Oulu winning the bid for the European Capital of Culture is really a great thing and a transformative process that will open up new perspectives on the way. It is an invigorating opportunity to develop the city through art and culture. I believe that the Capital of Culture activities will create opportunities to increase North Ostrobotnian collaboration and the different sides of the region will become even more familiar to us and others.


What does our leading theme, Cultural Climate Change, mean to you?

When Cultural Climate Change actualises, art and culture are a natural part of the whole community’s activities and its development. Due to the change process that will take place, we will learn to recognise the impact of cultural activities on people’s wellbeing, and cultural activities and artistic content will become smoothly a part of citizens’ daily lives. The goals of Cultural Climate Change and the tactics necessary for its implementation have been described in the Capital of Culture bid as well as in the cultural strategy of the City of Oulu. To me, Cultural Climate Change also means commitment to control actual climate change. It means, for example, improving local cultural services as well as empowering citizens to implement their own cultural activities in their neighbourhood.


How do you find Oulu at the moment?

Oulu is just the right size. The city is large enough to produce and maintain diverse services while also being small enough that it is possible to build accessible services and activities. Oulu is a good and safe place to live. In Oulu, there is also always the opportunity to learn something new and get excited about new phenomena.


How do you spend your spare time?

I most prefer spending my spare time with my family and other people I’m close with. It is particularly nice to run about with small grandchildren. Of course, I’m also interested in art and culture during my spare time, and gladly participate in activities and events in Oulu and elsewhere in Finland. One dream for the upcoming retirement days is to improve my handicraft skills.


What will Oulu look and feel like in the year 2026? How do you think the Capital of Culture title will impact Northern Finland?

The Capital of Culture title will bring increased openness and tolerance to Oulu and the whole Northern Finland. Increasing European collaboration will strengthen our own Northern identity and, on the other hand, increase understanding of other cultures.


Photo: Harri Tarvainen

”Do not create for the tourists but for the residents”, Stuba Nikula, CEO of Helsinki Events Foundation

Kaupunkifoorumin yleisöä

Kaupunkifoorumi (City Forum) was organised in Oulu on 12.-13.10., and it gathered a noted crowd of experts to discuss the development of cities and city centres. Themes of the forum were international interaction’s new order, future of city centres, and sustainable economies where cities are the drivers of change.

The Mayor of Oulu, Päivi Laajala’s opening words were followed by Minister Krista Mikkonen who reminded the attendees about the significant role cities have in surviving from the pandemic.
–Cities’ innovativeness, development capabilities and the opportunity make fast movements are now in an important position. Coronavirus affected the typical services formats and city centres went quiet, the distress of the cultural industry grew, and surrounding nature became even more meaningful to people, Mikkonen said.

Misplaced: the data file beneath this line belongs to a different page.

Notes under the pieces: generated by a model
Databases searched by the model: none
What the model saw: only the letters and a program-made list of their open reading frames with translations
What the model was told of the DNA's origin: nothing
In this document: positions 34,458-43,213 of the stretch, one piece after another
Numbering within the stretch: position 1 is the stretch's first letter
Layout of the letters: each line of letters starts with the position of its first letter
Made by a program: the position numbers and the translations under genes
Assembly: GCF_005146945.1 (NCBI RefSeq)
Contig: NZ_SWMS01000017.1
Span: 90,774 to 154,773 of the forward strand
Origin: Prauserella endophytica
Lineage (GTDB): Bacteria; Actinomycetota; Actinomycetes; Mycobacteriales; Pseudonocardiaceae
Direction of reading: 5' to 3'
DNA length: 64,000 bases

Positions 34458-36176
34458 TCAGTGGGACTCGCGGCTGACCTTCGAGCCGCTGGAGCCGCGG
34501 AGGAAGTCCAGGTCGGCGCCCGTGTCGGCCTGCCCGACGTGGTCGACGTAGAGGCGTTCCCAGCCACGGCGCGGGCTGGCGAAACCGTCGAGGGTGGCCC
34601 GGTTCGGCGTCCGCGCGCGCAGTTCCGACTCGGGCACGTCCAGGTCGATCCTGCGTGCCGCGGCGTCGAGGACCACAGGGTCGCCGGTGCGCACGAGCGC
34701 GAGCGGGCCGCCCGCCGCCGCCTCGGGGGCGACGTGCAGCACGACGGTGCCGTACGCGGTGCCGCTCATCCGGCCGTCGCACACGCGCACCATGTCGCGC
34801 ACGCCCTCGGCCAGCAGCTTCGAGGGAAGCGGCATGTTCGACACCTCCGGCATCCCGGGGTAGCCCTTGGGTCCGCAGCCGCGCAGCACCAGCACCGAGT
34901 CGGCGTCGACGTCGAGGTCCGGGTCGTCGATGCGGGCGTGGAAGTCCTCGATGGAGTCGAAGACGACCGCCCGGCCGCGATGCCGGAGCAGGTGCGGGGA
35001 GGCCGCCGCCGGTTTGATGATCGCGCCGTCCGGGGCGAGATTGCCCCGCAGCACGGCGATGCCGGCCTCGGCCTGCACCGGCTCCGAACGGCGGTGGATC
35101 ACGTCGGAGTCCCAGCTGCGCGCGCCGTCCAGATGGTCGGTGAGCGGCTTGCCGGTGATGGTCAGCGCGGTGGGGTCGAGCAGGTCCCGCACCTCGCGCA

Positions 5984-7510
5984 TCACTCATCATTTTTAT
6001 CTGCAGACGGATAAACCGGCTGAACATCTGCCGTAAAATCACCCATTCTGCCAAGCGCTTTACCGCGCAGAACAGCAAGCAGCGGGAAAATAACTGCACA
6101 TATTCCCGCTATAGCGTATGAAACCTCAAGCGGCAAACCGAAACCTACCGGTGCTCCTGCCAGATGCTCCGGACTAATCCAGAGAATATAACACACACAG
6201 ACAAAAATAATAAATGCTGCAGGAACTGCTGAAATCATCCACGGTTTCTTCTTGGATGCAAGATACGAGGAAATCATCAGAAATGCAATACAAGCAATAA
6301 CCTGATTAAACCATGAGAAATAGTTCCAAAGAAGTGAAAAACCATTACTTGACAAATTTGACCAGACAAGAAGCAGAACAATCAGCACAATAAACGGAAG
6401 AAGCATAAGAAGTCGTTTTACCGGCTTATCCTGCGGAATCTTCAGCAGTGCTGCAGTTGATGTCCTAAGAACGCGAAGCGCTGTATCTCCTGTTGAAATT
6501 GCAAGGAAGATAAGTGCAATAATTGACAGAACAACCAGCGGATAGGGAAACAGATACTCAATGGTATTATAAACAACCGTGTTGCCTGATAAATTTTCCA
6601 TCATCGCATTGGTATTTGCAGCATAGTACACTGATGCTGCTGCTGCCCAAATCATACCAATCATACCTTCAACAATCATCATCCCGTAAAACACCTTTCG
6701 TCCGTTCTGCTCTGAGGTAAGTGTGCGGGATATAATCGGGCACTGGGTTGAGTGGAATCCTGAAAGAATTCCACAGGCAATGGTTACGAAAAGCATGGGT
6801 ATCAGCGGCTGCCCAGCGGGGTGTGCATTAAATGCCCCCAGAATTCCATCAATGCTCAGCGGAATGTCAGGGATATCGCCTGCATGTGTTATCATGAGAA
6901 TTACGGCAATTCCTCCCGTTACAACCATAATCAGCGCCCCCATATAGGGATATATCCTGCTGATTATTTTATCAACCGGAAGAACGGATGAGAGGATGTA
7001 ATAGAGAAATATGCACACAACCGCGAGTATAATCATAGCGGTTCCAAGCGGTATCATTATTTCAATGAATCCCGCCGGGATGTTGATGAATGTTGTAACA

A Lovely City for People

Professor of Urban Geography at the University of Helsinki, Mari Vaattovaara, addressed in her speech the state of city development. Vaattovaara had a message to cities and said that cities’ task is to further the wellbeing of its citizens, and to organise it in a way that is economically, socially and environmentally sustainable. Vaattovaara questioned the current construction trend of building small apartments and high-rises where the view is the wall of the high-rise next door.
–Quality of the surrounding environment cannot be emphasised enough, Vaattovaara said.

Addition to Vaattovaara, the panel consisted of Director General at the Ministry of Economic Affairs and Employment Marja-Riitta Pihlman, Mayor of Lahti Pekka Timonen, and Chief Executive Officer of the Mortgage Society of Finland Ari Pauna. The panel was moderated by Piia Pasanen. Timonen praised Vaattovaara’s goal about a lovely city for everyone and said that the positives of Lahti are its urbanity, and that surrounding nature begins right from the back door.
–The city must have something enchanting that attracts you to the city centre. One must ask whether it is good to be here, said Timonen.

Other topics that were discussed in the panel included money, international markets, and cities’ attractiveness from the perspective of investors. Pihlman also brought up the importance of work-based migration. Conversation was also buzzing around the appeal of city centres and cities’ empty spaces.

The Capital of Culture Position Goes a Long Way

Dr Beatriz Garcia from the University of Liverpool spoke about international interaction and how far-reaching benefits the cities have achieved from the European Capital of Culture title.
–Culture should be seen as a development tool, said Garcia.

Information sharing between countries and cities is also important according to her so that everyone could develop and regenerate. She said that she has had a frontline seat in monitoring and investigating the European Capitals of Culture and their development for years now. According to research, the title has increased the locals’ participation in culture long term, and 50 to 90 per cent of the citizens have felt that the city has become a better place following the festival year.